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Sunday, September 25, 2022
HomeSocial NewsEngineering students invent an Edible Tape that stop Burritos from falling apart

Engineering students invent an Edible Tape that stop Burritos from falling apart

A group of engineering students unveiled a groundbreaking invention called Tastee Tape, an edible adhesive to keep all the ingredients tucked inside burritos and wraps.

Guarino, Erin Walsh, Marie Eric and Rachel Nie were seniors at Johns Hopkins University in Baltimore when they embarked on their mission to create an edible tape that could hold wraps and burritos together last year.

And now they are proud of their prototype product, dubbed “Tastee Tape.”

Guarino said the team spent months studying “normal tape” and the elements it consists of — a backbone that holds its structure together and an adhesive that makes it stick to surfaces — to try to find their “edible counterparts.”

They had three main criteria for their tape: It needed to be clear and colorless, have no taste and no noticeable texture. After testing various combinations, they hit on the magic recipe, which is also gluten-free and suitable for vegans.

“We tested about 50 different formulations” before finding the winning “Tastee Tape” recipe, Guarino says.

The exact ingredients are a closely guarded secret due to a pending patent application, but the team says everything used is “edible, food safe, GRAS [generally recognized as safe], and are common food ingredients or additives.”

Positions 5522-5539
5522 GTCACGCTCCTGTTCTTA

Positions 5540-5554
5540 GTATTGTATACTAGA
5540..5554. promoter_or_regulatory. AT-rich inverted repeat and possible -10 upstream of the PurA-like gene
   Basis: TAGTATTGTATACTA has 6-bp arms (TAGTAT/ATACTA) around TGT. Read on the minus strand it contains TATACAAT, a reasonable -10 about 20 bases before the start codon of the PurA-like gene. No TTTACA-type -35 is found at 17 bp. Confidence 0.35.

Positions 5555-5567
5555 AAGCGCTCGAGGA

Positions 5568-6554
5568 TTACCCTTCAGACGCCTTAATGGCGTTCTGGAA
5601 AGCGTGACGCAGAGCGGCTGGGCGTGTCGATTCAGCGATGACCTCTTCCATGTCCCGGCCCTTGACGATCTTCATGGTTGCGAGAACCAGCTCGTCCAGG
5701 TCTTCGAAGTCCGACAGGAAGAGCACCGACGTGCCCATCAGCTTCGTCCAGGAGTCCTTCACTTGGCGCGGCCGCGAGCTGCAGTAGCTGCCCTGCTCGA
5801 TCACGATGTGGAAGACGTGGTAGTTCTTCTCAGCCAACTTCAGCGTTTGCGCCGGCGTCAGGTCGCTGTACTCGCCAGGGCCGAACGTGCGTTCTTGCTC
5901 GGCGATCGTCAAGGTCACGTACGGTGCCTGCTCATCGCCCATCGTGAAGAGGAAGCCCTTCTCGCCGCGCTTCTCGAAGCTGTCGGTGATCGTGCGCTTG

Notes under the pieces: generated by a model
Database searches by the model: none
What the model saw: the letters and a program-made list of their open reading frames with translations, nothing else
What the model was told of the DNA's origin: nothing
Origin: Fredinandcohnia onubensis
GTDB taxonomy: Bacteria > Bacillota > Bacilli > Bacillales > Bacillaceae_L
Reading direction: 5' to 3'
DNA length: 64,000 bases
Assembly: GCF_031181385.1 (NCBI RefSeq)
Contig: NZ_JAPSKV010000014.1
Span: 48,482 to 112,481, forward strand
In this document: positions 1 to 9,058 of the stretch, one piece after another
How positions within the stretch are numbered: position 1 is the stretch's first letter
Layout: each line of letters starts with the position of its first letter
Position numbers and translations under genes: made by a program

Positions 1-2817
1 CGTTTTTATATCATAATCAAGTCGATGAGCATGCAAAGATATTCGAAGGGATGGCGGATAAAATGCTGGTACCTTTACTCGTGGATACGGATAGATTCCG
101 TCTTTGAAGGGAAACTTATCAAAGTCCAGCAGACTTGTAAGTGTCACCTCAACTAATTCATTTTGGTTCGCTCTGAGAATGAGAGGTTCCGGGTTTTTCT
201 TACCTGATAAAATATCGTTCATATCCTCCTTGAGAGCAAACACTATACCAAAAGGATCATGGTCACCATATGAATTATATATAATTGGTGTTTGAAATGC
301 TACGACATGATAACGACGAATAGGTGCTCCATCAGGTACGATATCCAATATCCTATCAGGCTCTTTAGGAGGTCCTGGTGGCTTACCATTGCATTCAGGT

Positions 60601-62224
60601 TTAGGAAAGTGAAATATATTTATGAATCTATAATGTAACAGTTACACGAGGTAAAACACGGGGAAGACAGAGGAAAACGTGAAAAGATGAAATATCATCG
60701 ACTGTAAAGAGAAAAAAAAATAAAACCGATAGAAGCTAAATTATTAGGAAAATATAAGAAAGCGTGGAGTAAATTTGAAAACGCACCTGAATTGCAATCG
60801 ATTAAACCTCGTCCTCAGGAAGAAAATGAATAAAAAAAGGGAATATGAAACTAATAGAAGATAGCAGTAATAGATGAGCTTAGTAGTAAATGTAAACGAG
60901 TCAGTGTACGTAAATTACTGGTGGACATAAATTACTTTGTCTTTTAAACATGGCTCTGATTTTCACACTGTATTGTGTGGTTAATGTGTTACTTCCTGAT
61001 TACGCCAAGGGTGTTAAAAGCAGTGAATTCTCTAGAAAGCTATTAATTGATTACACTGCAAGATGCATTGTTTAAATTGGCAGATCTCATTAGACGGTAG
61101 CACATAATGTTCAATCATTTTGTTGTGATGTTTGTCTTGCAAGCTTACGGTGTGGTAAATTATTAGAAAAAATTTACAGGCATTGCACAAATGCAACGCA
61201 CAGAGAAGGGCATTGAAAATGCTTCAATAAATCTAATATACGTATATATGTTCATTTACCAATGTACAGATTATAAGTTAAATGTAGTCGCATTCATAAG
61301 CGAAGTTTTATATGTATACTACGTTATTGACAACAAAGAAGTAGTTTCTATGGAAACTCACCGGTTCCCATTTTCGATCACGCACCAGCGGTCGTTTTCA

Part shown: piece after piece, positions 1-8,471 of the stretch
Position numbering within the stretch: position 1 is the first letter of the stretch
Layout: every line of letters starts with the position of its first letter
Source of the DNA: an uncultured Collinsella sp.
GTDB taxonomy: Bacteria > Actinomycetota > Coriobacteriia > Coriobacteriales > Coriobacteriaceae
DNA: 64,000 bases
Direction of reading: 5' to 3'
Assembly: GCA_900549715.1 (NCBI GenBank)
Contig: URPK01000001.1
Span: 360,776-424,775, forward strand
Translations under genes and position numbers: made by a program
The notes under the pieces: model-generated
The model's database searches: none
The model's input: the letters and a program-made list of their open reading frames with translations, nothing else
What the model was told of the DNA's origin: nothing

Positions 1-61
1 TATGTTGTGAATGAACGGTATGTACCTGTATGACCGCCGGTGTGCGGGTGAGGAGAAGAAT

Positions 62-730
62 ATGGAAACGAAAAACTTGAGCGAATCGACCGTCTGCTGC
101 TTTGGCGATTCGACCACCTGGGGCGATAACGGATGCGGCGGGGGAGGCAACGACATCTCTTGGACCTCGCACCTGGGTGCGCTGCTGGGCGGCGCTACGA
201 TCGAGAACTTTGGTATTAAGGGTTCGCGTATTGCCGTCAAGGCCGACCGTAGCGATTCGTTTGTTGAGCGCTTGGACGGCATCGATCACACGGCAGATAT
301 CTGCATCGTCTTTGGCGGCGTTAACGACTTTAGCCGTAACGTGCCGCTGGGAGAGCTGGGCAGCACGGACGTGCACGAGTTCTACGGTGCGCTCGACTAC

There are three simple steps to using Tastee Tape, Guarino explains. The first is peeling a strip from its waxed paper sheet. Next, is wetting it to activate the tape, before finally, applying it to your tightly wrapped tortilla with pressure.

The team’s current prototype consists of tape strips on wax paper, but they also hope to package it on a roll like ordinary office tape.

On Monday, the team graduated from college with Guarino expressing how Tastee Tape’s journey to date has been “really exciting.”

“We have learned so much about product design, prototyping, and patenting. We are all really grateful that we had this opportunity before we graduated as it has taught us so many valuable skills,” he said, adding that he and teammate Marie Eric would be staying on another year at JHU to complete a Masters’, and in that time, will continue working on the product.

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